I’ve been trying intensely to recall events that happened in my life before I turned six-years-old. Unlike some people I know, my memory doesn’t work well for that time in my life. I see bits and pieces of things; however, live and in living color reproductions just aren’t available. In the absence of my ability to generate my own clearly defined stories, I’ll present a mixture of what I can remember and what my mother told me later.
I do recall these things: Me going to work with my mother. She worked as a domestic for the white lady, who lived on Highway 64, not too far from our house. My mother only had an eight-grade education. She worked as a domestic worker for many years. As I look back on those years, I can’t help but wonder why these white women needed someone to clean their houses, cook their meals and watch after their children. None of the women my mother worked for were employed outside of the home. They were just Southern ladies with husbands who had large farm operations, or they owned some business in town. Having a Black domestic worker to be a homemaker, while you did what seemed to have been nothing, must have been a status symbol. This was the South in the 1950s, less than one hundred years after the end of the civil war. I think this was a remnant of a time gone by.
I’m sure the women for whom my mother worked didn’t pay her very much. I do recall my mother’s salary being supplemented with things like hand-me-down clothing, left-over food and the occasional household appliance that was out of style. At the time, we were poor, but I didn’t know that. In retrospect, I assume that any items given to us, no matter whether they were discards from my mother’s employers, went far to improve our style of living. My mother dutifully performed in these ladies’ homes from the moment she entered the back door each day. She humbly used the prefix yes ma’am/no ma’am in conversations with these privileged women. Many of these women we’re my mother’s age, but her relationship with them was defined by more than simply employer/employee. It was less than that for these women and far more than that for my mother. Remember, this was the late 1950’s in Cross County, Arkansas.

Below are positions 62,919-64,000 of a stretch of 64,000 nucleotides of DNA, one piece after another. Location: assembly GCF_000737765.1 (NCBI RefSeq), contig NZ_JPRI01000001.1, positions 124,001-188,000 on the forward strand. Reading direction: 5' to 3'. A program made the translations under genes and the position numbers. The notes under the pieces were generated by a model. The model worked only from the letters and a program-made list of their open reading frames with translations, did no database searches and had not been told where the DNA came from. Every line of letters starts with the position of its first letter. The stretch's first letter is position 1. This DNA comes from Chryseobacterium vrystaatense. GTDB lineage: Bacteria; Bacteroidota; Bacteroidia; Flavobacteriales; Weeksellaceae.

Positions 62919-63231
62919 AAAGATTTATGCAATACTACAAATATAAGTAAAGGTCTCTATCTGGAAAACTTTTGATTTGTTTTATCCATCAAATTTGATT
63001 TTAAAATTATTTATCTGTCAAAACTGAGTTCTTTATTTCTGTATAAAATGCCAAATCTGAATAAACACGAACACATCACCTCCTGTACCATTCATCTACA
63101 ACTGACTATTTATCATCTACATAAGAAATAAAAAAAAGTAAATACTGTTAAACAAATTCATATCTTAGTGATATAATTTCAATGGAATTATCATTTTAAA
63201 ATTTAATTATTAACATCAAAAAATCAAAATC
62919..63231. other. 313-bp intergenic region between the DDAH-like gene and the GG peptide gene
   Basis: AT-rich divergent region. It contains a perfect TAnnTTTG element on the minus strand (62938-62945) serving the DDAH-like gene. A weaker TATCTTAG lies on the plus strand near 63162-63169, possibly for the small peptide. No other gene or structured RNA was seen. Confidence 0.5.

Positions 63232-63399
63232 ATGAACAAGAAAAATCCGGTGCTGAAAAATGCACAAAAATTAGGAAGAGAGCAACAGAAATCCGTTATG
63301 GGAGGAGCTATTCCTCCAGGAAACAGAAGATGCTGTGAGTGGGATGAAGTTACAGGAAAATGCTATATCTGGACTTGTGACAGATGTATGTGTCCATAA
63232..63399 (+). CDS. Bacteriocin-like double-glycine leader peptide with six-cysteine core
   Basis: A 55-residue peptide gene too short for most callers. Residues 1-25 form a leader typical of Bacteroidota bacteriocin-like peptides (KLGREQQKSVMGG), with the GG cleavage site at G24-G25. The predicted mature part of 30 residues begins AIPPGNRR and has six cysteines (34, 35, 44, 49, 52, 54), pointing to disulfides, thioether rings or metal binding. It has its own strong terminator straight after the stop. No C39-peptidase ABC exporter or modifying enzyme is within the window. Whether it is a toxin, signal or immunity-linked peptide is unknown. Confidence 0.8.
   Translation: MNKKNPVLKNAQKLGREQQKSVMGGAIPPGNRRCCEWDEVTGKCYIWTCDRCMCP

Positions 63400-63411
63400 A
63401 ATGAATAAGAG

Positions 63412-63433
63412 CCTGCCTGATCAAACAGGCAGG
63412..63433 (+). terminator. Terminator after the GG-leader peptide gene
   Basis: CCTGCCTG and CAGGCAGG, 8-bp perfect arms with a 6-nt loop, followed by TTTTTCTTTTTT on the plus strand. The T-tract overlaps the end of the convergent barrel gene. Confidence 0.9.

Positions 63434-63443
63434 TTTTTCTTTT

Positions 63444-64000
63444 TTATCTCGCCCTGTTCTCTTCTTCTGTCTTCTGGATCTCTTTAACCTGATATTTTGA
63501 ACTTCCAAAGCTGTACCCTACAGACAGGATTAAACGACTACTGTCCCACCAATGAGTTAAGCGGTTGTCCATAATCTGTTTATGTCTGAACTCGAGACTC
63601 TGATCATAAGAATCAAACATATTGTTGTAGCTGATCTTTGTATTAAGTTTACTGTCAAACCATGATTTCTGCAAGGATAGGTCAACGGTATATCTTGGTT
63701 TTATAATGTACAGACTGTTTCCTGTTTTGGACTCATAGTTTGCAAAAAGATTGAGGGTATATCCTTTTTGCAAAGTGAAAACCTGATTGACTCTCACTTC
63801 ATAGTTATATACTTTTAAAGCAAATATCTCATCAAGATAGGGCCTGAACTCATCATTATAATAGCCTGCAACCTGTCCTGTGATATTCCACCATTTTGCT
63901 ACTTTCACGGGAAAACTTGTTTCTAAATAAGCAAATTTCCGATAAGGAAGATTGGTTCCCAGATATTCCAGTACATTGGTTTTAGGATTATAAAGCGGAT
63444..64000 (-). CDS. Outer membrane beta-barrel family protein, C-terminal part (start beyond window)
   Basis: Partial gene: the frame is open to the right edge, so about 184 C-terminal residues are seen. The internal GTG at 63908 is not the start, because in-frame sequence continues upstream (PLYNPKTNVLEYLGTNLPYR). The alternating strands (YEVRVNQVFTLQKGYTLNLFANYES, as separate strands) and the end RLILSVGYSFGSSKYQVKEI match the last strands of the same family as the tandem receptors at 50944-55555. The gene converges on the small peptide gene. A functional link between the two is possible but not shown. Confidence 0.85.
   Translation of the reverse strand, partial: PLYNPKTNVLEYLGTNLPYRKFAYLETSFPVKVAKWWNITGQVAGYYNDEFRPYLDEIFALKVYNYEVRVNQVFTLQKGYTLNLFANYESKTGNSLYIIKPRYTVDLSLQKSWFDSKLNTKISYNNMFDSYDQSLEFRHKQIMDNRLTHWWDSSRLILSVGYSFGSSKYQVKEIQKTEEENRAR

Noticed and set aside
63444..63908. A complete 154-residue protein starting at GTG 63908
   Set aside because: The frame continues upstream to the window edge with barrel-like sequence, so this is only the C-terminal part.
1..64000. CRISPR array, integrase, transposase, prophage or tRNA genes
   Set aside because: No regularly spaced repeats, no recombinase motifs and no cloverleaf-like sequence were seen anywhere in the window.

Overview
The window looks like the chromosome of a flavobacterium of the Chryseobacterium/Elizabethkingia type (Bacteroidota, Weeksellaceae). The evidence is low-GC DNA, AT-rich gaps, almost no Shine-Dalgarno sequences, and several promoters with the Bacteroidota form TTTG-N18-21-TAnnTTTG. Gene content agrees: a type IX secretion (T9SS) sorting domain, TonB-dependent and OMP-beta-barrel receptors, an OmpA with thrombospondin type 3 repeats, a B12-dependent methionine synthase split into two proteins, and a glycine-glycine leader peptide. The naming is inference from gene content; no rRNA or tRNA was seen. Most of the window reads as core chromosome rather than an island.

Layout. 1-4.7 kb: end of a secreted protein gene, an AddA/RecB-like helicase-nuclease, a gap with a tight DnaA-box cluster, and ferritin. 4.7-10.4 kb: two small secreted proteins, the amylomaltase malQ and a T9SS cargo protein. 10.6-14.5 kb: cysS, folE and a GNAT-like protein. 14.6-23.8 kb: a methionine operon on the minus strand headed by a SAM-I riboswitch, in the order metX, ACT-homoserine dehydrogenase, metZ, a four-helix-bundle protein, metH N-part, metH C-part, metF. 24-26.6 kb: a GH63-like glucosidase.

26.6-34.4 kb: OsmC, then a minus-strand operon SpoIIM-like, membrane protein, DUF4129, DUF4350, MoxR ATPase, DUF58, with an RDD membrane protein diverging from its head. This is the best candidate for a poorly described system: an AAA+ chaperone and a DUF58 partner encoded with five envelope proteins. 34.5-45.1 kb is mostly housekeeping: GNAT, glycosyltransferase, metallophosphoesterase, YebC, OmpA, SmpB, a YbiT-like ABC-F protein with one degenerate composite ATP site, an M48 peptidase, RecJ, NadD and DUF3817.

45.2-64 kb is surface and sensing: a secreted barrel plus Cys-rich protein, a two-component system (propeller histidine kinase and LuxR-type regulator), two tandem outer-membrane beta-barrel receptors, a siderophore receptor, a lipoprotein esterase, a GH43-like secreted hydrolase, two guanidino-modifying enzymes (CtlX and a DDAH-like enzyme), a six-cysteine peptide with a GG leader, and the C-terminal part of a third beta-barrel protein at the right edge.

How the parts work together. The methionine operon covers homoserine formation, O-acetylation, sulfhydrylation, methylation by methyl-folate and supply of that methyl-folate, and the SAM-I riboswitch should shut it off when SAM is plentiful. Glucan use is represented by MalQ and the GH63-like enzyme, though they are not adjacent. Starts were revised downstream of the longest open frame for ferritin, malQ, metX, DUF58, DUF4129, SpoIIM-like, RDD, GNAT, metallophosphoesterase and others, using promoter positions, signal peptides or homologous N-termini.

At some point, before I turned six, my father’s parents died. I don’t remember when exactly. I could research this, but that would defeat the purpose of why I’m writing this. Even though I can’t remember how they looked, I can still recall the scent of cinnamon in Grandma Katherine’s kitchen. That still gives me a warm and comfortable feeling some sixty years later. I don’t think that’s too bad. Do you?
One thing I do remember during this time is how loving my mother was. She was always there. I never went without her love and comfort. She told me later that I had a brother, Johnny Lee, born after me. He died early from health complications. No one could ever explain to me exactly what the complications were. There was another brother, Larry, born in 1955. He’s still alive and growing old like me. Larry was the first of my siblings to be born in a hospital. I wonder why no midwife like Johnny Lee and me?